- ensuring that all team members are accessing the latest version of important documents/ files etc.;
Thus, the one licence fee, is now being used to support both teaching and non-teaching areas of the institution and the power and functionality of the software that the licence fee buys is being leveraged to its maximum.
There are, however, additional costs involved, such as the training ofr non-teaching staff in using Blackboard. As employers, however, it makes sound business sense to train staff to work more effectively and efficiently and it is surely more cost-effective to train all staff to use one sytem than different groups of staff to use different systems.
At City of Sunderland College we are already taking advantage of using Blackboard for non-teaching areas. For instance our Facilities Management Division (which comprises Estates, Catering, Caretaking Services, ICT Services, Telephony Services, Media Services, Examination Services, Purchasing, Learning Centres, Design and Publishing, Reprographics and the e-Learning Team) have had a Blackboard organisation since September 2004. Prior to this, communication across these different services was fragmented and the level of mutual understanding of the roles they played within the college was somewhat limited. The use of the Blackboard organisation site, however, has changed that. We all have access to each others team minutes, team targets, operational plans and so on, and the ability of this disparate division to work more cohesively has improved as a consequence.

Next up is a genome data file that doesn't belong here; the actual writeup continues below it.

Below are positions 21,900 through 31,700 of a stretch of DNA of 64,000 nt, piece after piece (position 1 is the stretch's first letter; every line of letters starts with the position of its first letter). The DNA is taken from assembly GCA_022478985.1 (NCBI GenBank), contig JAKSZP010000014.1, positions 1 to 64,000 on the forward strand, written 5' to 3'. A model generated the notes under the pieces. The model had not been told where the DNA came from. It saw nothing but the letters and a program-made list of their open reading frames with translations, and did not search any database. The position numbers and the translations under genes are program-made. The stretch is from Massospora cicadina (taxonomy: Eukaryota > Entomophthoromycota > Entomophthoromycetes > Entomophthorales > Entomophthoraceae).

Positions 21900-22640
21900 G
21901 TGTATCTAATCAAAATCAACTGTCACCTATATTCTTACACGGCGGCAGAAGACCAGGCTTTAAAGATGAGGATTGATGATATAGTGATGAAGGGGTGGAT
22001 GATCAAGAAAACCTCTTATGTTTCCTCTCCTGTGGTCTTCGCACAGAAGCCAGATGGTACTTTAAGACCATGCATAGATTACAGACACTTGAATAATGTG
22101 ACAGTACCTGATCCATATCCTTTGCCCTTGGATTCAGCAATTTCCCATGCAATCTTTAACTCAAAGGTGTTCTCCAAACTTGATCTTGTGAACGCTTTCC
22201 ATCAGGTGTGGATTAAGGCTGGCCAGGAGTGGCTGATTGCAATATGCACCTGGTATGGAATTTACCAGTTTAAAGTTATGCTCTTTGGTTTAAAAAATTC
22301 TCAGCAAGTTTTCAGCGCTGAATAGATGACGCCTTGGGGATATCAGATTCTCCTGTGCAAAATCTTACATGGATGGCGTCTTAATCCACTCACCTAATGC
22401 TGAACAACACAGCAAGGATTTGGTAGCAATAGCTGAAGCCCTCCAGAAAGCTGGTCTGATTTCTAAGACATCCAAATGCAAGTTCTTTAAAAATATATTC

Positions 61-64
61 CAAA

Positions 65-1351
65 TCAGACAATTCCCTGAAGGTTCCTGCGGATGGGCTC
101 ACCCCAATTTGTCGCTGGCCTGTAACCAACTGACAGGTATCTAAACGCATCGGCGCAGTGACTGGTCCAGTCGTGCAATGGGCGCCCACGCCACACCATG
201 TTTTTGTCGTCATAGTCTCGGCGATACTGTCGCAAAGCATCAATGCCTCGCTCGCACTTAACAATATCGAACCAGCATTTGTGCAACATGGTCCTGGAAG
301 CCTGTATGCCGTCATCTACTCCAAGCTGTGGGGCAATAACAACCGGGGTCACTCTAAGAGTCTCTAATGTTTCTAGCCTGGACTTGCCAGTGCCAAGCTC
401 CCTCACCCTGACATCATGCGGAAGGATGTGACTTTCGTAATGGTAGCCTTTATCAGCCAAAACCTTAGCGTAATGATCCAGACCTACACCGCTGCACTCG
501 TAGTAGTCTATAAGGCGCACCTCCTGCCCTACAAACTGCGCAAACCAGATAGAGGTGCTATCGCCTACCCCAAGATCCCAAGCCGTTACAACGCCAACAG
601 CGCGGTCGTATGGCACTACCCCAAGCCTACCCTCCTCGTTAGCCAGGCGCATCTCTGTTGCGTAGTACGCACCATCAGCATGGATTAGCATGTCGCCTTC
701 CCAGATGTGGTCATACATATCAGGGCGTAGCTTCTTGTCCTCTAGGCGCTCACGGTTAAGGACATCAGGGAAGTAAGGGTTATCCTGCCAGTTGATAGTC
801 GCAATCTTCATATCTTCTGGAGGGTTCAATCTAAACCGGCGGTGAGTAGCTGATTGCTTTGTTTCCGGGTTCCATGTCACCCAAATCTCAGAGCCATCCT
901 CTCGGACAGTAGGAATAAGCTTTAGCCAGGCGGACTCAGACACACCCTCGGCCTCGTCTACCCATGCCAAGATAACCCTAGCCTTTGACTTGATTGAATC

Our next step in leveraging the benefit we take from our Blackboard licence fee is to utilise Blackboard as a replacement for our existing staff intranet. In essence, we will be using two organisation sites, that all college staff will be enrolled on to replace the current intranet. One will be called ‘My College’ and will be where each department, division and unit will make available to the wider college staff community information about who they are and what they do. The other will be called ‘My Resources’ and will be a repository for such things as standard college forms, policies, links to important external web-sites and so on.
The precise details of what goes where and how it will all be managed is being worked through via a series of consultation workshops and, although still in its early stages, there has been a very positive response to this initiative from all the staff who have contributed to the consultation process so far, with the most common response being something along the lines of “It makes sense to use a system that many staff (i.e. teachers) are already familiar with, in order to improve on the way that the intranet is used and managed.” We are convinced that this response will be repeated throughout the year as we progress the project and that we will have no difficulty in reaching our target of switching off the current staff intranet at the end of this academic year.